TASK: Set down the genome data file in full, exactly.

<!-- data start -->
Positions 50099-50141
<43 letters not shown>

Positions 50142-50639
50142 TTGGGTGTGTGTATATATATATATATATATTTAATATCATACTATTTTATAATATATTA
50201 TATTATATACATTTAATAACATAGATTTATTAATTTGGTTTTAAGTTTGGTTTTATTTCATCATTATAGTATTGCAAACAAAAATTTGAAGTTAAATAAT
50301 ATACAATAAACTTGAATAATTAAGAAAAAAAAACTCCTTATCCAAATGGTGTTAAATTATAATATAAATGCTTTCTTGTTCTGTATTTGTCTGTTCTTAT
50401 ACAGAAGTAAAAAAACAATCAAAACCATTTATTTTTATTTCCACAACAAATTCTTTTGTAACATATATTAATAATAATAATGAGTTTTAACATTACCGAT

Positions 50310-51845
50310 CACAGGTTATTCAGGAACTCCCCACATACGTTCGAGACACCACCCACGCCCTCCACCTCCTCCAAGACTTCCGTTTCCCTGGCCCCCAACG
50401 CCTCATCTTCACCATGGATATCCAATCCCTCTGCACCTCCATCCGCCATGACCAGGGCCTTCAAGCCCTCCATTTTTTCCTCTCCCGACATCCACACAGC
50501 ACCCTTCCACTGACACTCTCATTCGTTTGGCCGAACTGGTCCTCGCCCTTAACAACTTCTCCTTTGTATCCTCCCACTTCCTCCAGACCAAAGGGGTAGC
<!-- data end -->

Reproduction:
Positions 50099-50141
<43 letters not shown>

Positions 50142-50639
50142 TTGGGTGTGTGTATATATATATATATATATTTAATATCATACTATTTTATAATATATTA
50201 TATTATATACATTTAATAACATAGATTTATTAATTTGGTTTTAAGTTTGGTTTTATTTCATCATTATAGTATTGCAAACAAAAATTTGAAGTTAAATAAT
50301 ATACAATAAACTTGAATAATTAAGAAAAAAAAACTCCTTATCCAAATGGTGTTAAATTATAATATAAATGCTTTCTTGTTCTGTATTTGTCTGTTCTTAT
50401 ACAGAAGTAAAAAAACAATCAAAACCATTTATTTTTATTTCCACAACAAATTCTTTTGTAACATATATTAATAATAATAATGAGTTTTAACATTACCGAT

Positions 50310-51845
50310 CACAGGTTATTCAGGAACTCCCCACATACGTTCGAGACACCACCCACGCCCTCCACCTCCTCCAAGACTTCCGTTTCCCTGGCCCCCAACG
50401 CCTCATCTTCACCATGGATATCCAATCCCTCTGCACCTCCATCCGCCATGACCAGGGCCTTCAAGCCCTCCATTTTTTCCTCTCCCGACATCCACACAGC
50501 ACCCTTCCACTGACACTCTCATTCGTTTGGCCGAACTGGTCCTCGCCCTTAACAACTTCTCCTTTGTATCCTCCCACTTCCTCCAGACCAAAGGGGTAGC